By Kwinten Lambrecht
Brussels is a typical example of a car city that was built to meet drivers’ demands rather than to fulfil the criteria of a city that takes care of its citizens.
A weekend trip to the seaside, shopping or bringing your kids to school – our motorized friend appears as a most loyal machine that is able to bring us anywhere. As a result, many European cities were built taking into account the comfort of driving a car in the city: wide streets, central lanes and sometimes even highways were constructed. Brussels is a typical example of a car city that was built to meet drivers’ demands rather than to take care of its citizens.
A recent study by Agoria, the Belgian technology industry association, highlights that nine out of 10 people who work in Brussels need 25% more time to reach their destination today than in 2012. Brussels is getting clogged with cars. The fault lies not with the car commuters but rather a miscalculation by consecutive governments which supported and encouraged car use, financially as well as infrastructure-wise. The lack of alternatives, such as protected cycle lanes and car-sharing schemes as well as cuts in public transportation funding, makes it impossible to change this extremely dangerous situation.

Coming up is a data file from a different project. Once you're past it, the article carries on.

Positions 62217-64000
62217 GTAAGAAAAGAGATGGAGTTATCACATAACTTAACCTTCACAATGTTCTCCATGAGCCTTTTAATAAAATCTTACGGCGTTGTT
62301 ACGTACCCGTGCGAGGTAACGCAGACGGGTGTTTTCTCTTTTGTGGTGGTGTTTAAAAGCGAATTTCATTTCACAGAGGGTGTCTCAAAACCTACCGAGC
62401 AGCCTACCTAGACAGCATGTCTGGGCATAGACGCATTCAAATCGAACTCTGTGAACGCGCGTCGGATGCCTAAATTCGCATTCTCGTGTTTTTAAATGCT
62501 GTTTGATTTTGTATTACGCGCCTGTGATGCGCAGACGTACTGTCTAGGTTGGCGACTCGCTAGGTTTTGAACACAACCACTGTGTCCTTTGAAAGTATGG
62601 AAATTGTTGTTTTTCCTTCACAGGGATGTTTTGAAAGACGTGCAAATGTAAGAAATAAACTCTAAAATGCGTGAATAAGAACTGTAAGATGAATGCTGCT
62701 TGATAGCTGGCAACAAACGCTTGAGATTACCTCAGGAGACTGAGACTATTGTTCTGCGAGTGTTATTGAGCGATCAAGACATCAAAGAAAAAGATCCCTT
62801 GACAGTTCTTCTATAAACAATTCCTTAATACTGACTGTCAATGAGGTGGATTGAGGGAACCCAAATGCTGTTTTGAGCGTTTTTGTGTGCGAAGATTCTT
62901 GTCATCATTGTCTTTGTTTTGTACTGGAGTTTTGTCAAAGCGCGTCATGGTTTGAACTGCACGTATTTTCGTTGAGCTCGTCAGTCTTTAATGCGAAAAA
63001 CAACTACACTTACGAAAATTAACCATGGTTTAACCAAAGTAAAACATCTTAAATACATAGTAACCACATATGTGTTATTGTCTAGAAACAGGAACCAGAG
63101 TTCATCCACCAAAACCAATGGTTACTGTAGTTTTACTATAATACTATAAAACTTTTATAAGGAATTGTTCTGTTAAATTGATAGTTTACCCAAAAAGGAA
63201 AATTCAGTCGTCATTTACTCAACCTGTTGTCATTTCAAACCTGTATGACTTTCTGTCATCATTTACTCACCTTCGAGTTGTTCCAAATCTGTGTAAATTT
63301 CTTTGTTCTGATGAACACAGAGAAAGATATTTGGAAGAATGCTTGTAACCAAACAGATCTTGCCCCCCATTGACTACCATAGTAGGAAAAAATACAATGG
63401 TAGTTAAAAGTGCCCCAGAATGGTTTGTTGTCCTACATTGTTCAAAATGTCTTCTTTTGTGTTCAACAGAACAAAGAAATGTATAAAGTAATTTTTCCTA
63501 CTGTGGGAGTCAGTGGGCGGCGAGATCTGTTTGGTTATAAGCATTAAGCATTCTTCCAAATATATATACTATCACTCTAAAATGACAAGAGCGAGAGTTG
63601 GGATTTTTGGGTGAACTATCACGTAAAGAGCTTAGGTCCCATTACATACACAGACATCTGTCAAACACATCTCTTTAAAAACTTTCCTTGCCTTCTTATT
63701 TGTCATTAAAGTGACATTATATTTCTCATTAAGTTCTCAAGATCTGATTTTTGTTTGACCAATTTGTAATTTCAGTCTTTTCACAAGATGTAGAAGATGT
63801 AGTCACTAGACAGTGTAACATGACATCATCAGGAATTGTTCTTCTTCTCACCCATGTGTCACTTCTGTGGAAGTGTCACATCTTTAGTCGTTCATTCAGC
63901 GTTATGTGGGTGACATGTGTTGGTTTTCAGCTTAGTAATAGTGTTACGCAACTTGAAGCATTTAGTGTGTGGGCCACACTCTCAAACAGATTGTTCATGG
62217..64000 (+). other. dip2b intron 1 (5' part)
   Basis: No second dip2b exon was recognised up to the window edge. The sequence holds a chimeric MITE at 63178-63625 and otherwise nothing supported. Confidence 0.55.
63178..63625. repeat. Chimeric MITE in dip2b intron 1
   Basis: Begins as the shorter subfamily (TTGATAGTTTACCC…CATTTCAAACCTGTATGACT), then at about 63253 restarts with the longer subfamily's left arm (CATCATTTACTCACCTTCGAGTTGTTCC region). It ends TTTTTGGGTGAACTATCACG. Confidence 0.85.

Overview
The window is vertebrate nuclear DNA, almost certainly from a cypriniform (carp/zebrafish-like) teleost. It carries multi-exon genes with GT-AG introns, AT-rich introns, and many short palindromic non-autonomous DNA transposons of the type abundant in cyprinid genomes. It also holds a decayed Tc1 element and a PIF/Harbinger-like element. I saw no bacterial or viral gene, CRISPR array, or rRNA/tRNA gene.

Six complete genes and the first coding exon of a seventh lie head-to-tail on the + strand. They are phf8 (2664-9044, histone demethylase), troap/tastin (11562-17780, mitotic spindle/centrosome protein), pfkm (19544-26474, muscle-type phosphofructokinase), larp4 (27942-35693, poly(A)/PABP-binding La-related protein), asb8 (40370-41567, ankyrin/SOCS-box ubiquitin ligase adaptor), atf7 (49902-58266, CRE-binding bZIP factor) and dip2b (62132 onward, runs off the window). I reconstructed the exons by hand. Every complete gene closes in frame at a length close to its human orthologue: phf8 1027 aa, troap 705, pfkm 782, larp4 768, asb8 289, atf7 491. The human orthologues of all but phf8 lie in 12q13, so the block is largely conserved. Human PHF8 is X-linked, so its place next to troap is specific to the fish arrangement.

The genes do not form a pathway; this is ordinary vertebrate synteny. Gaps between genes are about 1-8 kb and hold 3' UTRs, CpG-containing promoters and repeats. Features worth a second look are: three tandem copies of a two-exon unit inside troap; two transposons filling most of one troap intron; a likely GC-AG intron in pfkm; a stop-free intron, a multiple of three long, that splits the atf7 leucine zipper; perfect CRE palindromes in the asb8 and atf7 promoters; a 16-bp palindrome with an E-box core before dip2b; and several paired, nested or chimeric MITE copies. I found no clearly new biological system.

Dangerous for companies because they're losing both time and efficiency, but also for Brussels' citizens. Air pollution accounts for thousands of premature deaths in Europe. In Brussels, concentrations of black carbon on large streets are usually 20 times higher than on car-free Sundays. Additionally, noise pollution also puts lives in danger due to higher stress levels.
The Human Scale
(Re)designing a city on 'the human scale', as famous architect and urban designer Jan Gehl calls it, is a difficult task which requires brave and visionary politicians, responsible citizens and smart companies. The freshly elected Brussels-Capital Regional Government is pointing heads in the right direction with investments in cycle lanes, more public transportation and plans for 10,000 commuter parking spots around Brussels.
The main problem, however, is the municipalities (the Brussels-Capital Region counts 19), which are still powerful and often block smart decisions. Projects such as constructing new tram lines, organizing additional car-free squares or even creating cycle lanes can all be blocked or delayed by mayors that refuse to adopt a holistic approach when tackling mobility issues. For example, plans to build five new parking lots in the city center are completely counterproductive when you are developing a scheme that connects commuter parking sites to public transportation.
Gradually, many Bruxellois and I hope that we will enter the liveable city era, where the human being is at the center of attention. We need to move forward, raise citizens’ awareness on the health, social and financial costs of a 'car city' and at the same time continue to drive politicians in an alternative direction. Companies can play a big role as well, by offering a mobility budget instead of over-subsidised company cars (in Belgium €2763 per car per year) or by adopting greener behavior such as buying electric bikes and perhaps fishing where the fish are: on the Brussels labor market.